11 Mar 2021
We welcome Beth Matters to Evelyn Scott School as our new Wellbeing Coach. Rewarded by the challenge of being present for learners, Beth launches into her groundbreaking role at Evelyn Scott School, supporting learners to develop critical skills for success in school life.
When did you decide education was for you?
I’ve always been passionate about education. When I was at school, I was very fortunate to have some inspirational teachers who fostered in me a love of poetry, writing, running and critical thinking. So, it was only natural that I wanted to emulate them and help shape the next generation of learners.
I clearly remember the conversation I had with my history teacher, Mr P when he asked, “What do you want to do when you leave school?” and I said “teaching”. He looked aghast and said this would be “a waste of my talents”. I was surprised that someone normally so encouraging and invested in my learning would think so lowly of his own profession. I insisted that not only would teaching provide me with unique opportunities to make a positive impact on others, but it would also provide a secure source of income. I was shocked by Mr P response “Yeah it’s about as secure as a coffin”. This got me thinking that perhaps teaching wasn’t for me after all. I mean who wants to be trapped and buried alive with no way to escape! Instead I thought I had better make use of “my talents” so I enrolled in a law degree. I found myself reading tort and contract law ad nauseum and quickly discovered I wasn’t making use of my talents!! I turned my attention to Psychology and hoped that one day I would find my myself working in a school. Life has a funny way of connecting you back to where you want to be.
Please describe your role. I am a Wellbeing Coach at Evelyn Scott School and to my knowledge I am the first of hopefully many more to come in ACT Education. This is an exciting and evolving role and the best way for me to describe it is I get to do all those things I really wanted to do as a Psychologist in a school but never had the time to do…Such as early intervention and prevention programs and coaching and mentoring others in behaviour, wellbeing and psychological flexibility. When we are psychologically flexible, we can stay calm, think broadly, be curious, take the perspective of others, recognise we have choices, and then move towards values-based actions.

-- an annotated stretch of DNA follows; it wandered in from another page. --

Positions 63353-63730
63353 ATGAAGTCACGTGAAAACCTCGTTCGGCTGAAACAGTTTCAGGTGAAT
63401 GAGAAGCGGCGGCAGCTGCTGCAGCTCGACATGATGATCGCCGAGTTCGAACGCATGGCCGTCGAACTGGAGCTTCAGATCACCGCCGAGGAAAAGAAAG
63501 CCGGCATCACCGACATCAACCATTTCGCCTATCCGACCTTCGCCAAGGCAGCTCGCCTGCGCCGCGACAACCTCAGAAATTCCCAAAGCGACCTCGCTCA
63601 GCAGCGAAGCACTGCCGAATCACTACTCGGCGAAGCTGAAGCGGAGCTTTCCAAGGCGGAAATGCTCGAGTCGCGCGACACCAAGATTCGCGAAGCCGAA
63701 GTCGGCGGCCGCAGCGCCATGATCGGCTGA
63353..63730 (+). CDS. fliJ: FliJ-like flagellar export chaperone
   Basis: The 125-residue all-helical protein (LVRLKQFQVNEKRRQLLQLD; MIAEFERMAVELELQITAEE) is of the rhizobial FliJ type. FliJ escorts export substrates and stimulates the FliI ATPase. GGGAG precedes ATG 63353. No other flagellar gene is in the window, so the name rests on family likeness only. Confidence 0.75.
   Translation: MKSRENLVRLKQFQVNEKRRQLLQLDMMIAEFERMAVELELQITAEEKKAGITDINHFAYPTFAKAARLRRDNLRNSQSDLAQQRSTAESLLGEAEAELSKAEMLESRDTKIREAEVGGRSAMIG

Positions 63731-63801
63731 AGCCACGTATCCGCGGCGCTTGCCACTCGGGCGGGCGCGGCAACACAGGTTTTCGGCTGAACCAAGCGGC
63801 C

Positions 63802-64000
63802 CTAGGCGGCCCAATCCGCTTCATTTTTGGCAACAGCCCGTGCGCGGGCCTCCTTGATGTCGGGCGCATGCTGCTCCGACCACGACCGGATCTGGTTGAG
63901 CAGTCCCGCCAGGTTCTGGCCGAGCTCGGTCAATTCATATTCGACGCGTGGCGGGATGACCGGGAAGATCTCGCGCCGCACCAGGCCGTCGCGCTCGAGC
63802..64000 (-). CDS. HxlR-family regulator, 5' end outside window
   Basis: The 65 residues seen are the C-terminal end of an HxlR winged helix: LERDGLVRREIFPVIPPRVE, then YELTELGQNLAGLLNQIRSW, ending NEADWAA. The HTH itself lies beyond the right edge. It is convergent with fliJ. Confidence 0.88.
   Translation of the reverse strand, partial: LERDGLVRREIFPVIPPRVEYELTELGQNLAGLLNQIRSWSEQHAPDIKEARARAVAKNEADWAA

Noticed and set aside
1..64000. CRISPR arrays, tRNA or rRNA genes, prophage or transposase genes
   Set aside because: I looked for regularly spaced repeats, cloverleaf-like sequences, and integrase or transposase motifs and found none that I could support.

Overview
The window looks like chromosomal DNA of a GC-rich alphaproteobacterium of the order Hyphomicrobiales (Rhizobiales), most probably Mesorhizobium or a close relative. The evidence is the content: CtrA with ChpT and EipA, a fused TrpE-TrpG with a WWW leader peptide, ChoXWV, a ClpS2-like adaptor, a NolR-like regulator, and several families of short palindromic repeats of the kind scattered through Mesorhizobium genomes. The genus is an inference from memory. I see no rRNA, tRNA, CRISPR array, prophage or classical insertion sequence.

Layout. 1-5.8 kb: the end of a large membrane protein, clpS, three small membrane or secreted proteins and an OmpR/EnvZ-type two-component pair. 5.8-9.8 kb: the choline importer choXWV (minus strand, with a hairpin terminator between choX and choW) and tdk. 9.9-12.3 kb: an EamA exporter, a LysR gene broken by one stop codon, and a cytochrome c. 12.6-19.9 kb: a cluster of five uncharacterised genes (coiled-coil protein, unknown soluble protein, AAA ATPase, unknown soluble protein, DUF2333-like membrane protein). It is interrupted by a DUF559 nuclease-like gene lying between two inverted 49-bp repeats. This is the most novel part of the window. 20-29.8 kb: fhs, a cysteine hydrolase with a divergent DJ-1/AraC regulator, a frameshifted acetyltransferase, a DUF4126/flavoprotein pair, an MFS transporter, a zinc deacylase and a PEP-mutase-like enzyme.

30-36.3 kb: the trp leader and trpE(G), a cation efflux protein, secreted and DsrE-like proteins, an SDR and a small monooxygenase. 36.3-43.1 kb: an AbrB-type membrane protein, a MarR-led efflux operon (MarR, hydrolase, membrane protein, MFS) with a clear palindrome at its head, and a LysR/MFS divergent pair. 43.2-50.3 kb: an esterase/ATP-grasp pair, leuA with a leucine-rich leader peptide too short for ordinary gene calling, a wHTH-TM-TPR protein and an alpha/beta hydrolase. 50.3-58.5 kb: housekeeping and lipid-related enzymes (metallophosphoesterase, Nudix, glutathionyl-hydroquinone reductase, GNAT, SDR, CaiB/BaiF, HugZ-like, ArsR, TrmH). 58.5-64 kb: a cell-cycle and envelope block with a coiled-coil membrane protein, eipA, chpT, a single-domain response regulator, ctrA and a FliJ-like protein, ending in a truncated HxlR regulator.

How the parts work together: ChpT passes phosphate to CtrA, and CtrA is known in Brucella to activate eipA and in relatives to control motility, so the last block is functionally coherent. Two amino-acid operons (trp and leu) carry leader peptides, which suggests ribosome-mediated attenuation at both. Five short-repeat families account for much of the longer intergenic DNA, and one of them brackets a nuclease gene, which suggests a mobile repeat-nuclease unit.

Me interrupting a game of cricket for a photo opportunity on belonging. L to R - Brock, Dreydon, Sidney and Nixon.
How do you define success for yourself? Doing what you love most of the time without compromising who you are.
What is the most important skill you have learned on your path? Truly listening
What has been your greatest challenge? To be innovative and flexible in education so I’m not working in the coffin Mr P warned me about all those years ago.
What has been your greatest reward in the choices you've made? My biggest reward is often my biggest challenge. Being fully present with another in their pain and suffering is one of the hardest things I do but probably one of the most rewarding.
Some quick questions, just for fun:
Are you an early bird or night owl? Early bird
What’s your morning ritual? Cup of tea and breakfast in bed thanks to my husband. A cuddle with my dog Puff and a quick read of the news headlines.
What are five fun facts about you?
1. I’m terrified of geese
2. I play AFL and I’m a diehard Swans fan (Swans are very different to geese!)
3. My spirit animal is a squirrel
4. One of the craziest places I’ve ever been to and survived to tell the tale is the mosh pit at a Nirvana concert
What do you want to learn from this community of peers? And what do you want to give back? I’m really looking forward to learning how to embed future focused learning into our everyday practice. I want to give back a new way of developing (well) being programs based on neuroscience and the importance of human connection.
Year 6 with our favourite ‘prac teacher’, Austinmer Public School (1986). That’s me in the middle of the back row looking very displeased probably because I wanted to play footy with the boys.